Apologies for absence; I’ve been working insane hours on a pharmaceutical industry project, which is now over.
Interesting tangentially related statistic #1: a patented cancer drug takes seven years to bring from the start of human trials to market, and has a 9% chance of actually reaching market. Even after successful Phase II trials (which determine effectiveness), it still only has a 30% chance of reaching the market. Statistic #2 is that, if a cancer drug does reach the market, manufacturing costs are around €25 per dose, while the drug sells for around €750 per dose.
Now, do we think that #1 and #2 are related? Do we think that maybe, just maybe, the overregulated drug safety system is at least as significant than the Evil Moneygrubbingness Of Big Pharma in ensuring that patented drugs sell for such a high price? Do we think that perhaps drugs for rapidly fatal conditions such as treatment-refractory cancer should be marketed once broad efficacy is proven, rather than waiting to see if they might slightly increase your chance of a heart attack if you’re lucky enough to be cured? Yes, actually we do.
(obviously this is only true for drugs that treat acute, fatal conditions – if a drug is being widely prescribed to people who aren’t acutely ill for chronic usage, as with cardiovascular or mental health drugs, then the Phase III trial phase of checking a large group of patients for unusual but serious or long-term side effects is a useful one.)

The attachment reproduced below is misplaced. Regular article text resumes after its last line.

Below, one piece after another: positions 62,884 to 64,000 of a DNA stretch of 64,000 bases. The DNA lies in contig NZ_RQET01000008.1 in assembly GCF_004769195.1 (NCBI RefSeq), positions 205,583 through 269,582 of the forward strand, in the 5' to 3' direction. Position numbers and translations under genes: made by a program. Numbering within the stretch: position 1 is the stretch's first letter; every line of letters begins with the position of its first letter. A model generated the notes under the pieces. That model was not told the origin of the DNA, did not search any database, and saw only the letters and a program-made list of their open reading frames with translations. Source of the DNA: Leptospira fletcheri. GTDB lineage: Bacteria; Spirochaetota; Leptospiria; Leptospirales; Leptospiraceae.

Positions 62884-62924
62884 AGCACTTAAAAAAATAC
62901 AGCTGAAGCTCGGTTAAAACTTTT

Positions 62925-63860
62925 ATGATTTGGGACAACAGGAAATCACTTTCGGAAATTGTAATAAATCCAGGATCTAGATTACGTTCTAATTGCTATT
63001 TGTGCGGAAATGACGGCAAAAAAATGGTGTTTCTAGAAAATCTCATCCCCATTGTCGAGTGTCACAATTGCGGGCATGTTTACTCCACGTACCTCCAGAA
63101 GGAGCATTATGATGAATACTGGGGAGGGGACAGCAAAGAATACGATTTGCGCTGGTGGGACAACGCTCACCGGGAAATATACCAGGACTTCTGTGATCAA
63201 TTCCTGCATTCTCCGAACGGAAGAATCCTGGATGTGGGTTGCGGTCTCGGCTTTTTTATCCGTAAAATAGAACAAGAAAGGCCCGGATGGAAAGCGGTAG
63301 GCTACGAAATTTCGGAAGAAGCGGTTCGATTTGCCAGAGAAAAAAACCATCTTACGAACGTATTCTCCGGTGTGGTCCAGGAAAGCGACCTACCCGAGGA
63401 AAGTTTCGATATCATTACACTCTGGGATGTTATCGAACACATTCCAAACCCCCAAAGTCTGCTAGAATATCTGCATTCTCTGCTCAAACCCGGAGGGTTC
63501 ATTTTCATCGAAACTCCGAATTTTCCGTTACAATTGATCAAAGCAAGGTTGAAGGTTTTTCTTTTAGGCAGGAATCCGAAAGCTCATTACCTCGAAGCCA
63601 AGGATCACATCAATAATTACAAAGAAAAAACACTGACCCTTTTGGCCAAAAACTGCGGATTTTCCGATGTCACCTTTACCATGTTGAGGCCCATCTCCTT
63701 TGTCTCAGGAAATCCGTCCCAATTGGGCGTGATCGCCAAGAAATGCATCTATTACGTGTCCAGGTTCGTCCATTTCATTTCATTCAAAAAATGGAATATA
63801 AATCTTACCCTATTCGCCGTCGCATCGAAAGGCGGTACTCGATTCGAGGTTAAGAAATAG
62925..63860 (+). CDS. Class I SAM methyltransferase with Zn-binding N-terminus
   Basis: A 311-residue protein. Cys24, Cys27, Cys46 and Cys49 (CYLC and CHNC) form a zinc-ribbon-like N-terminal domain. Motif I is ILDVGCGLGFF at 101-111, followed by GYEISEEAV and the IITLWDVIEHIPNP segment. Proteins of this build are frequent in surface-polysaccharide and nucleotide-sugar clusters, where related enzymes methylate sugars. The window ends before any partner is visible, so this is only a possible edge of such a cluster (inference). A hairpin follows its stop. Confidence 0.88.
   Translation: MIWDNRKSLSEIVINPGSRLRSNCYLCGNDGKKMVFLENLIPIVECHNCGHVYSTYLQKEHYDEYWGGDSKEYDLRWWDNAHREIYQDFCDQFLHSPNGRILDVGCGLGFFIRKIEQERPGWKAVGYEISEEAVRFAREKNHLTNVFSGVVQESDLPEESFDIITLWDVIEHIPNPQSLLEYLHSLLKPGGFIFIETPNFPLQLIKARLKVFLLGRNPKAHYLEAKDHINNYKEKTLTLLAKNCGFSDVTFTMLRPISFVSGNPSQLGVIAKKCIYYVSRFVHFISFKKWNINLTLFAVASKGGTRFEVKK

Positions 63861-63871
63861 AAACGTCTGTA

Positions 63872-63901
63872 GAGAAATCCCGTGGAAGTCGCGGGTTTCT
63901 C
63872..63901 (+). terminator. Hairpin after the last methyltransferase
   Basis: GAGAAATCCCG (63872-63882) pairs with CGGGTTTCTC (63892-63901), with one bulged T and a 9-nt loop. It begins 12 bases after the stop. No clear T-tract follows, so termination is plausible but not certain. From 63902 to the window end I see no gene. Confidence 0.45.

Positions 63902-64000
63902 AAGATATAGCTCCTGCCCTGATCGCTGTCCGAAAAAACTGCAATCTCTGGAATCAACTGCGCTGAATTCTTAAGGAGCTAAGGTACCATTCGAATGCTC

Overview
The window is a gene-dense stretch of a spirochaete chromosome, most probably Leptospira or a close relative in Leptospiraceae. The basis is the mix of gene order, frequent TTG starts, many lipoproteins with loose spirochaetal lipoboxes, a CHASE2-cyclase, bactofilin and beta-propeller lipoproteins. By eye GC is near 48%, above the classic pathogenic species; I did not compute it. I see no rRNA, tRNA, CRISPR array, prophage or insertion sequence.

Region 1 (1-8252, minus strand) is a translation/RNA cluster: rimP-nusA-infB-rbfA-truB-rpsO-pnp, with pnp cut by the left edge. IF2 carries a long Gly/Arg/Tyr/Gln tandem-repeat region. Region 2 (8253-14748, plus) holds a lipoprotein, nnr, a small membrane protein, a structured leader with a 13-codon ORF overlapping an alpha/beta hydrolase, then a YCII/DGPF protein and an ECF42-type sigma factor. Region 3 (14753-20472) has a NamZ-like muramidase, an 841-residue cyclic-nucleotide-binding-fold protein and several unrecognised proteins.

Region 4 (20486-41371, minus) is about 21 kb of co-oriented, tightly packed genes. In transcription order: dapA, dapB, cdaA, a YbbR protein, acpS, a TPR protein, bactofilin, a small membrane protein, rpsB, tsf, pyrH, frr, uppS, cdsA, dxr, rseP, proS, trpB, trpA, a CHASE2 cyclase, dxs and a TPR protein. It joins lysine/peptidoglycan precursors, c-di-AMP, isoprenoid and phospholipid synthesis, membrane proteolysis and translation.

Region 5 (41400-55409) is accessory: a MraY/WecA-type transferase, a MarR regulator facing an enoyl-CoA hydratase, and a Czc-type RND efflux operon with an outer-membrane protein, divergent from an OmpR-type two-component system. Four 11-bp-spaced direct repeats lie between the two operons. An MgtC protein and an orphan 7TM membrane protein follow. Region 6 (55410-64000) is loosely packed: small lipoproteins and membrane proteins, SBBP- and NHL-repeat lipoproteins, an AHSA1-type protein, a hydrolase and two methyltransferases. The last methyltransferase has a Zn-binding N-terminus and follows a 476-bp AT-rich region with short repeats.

Unrelatedly, I’ve got another piece up at the Sharpener, on drink-related sillyness. I’d also like to draw everyone’s attention to the fact that the UK police have conspired to destroy the lives of thousands of innocent people, and nobody seems to care.
3 thoughts on “Booze, work, outrage”
Re the drugs, perhaps something along the lines of the US system, whereby experimental drugs for AIDS get fast tracked approval on the very basis that you suggest?
Took years of campaigning to get to even that though.
The fast track drugs, IIRC, are those that have a niche use, instead of a potentially large market. Plus, there have to be sufficient volounteers (presumably in the terminal stage of their condition) to fast track the trials.
There's certainly no easy way to bring complex drugs to market, but the FDA has earned more than a little criticism for its byzantine bureaucracy. Trial lawyers can also shoulder much of the blame…class action suits here in the states are large-scale scams.
Most cancer drugs are really quite toxic things in and of themselves; if it turns out to be a dud, it's not just a matter of "not getting better as quickly as you'd hoped to".